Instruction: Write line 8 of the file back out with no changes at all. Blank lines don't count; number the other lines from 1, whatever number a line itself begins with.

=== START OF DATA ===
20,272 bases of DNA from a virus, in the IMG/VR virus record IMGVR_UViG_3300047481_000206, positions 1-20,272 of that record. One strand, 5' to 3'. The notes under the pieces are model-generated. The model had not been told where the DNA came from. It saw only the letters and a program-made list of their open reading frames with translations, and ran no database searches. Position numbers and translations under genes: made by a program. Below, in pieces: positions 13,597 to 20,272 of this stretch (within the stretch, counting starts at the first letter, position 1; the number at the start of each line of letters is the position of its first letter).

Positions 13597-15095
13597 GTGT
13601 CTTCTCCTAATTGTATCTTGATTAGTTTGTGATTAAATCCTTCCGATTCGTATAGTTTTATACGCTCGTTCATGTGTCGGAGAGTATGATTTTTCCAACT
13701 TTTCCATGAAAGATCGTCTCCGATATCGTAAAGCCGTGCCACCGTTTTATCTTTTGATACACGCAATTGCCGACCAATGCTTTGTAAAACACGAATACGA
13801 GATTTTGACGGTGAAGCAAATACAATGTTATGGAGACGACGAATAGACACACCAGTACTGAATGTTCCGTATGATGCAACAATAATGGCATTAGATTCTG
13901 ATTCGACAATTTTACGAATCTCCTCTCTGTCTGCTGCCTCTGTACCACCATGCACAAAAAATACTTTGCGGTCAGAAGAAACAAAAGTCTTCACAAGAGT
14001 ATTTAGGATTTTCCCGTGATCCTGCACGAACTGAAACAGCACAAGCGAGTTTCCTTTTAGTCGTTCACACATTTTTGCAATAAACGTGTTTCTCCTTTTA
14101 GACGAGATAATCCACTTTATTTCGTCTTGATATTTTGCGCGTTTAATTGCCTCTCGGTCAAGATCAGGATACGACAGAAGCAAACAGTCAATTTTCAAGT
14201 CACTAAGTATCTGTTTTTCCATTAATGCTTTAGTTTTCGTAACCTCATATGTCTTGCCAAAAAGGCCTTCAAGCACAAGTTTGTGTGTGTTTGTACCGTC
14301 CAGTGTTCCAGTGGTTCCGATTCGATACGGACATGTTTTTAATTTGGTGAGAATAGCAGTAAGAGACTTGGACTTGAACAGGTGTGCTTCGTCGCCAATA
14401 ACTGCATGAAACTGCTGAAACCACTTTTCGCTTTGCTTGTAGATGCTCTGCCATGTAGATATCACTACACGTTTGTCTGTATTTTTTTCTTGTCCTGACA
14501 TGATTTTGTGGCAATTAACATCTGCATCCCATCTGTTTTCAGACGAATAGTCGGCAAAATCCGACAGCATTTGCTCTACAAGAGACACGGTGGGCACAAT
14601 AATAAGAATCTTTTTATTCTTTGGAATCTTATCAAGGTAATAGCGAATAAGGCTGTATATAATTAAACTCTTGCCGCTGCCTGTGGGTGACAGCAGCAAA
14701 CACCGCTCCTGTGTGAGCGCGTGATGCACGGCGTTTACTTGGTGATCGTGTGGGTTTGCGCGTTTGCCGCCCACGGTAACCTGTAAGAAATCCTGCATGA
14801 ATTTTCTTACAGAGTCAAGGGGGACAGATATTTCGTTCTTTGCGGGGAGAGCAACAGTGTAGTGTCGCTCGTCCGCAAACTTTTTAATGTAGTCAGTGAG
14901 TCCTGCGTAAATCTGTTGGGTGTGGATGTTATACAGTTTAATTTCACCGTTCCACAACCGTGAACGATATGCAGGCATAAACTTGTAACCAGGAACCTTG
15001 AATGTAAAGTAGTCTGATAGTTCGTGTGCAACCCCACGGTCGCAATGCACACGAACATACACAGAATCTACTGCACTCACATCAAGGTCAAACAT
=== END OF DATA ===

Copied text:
14001 ATTTAGGATTTTCCCGTGATCCTGCACGAACTGAAACAGCACAAGCGAGTTTCCTTTTAGTCGTTCACACATTTTTGCAATAAACGTGTTTCTCCTTTTA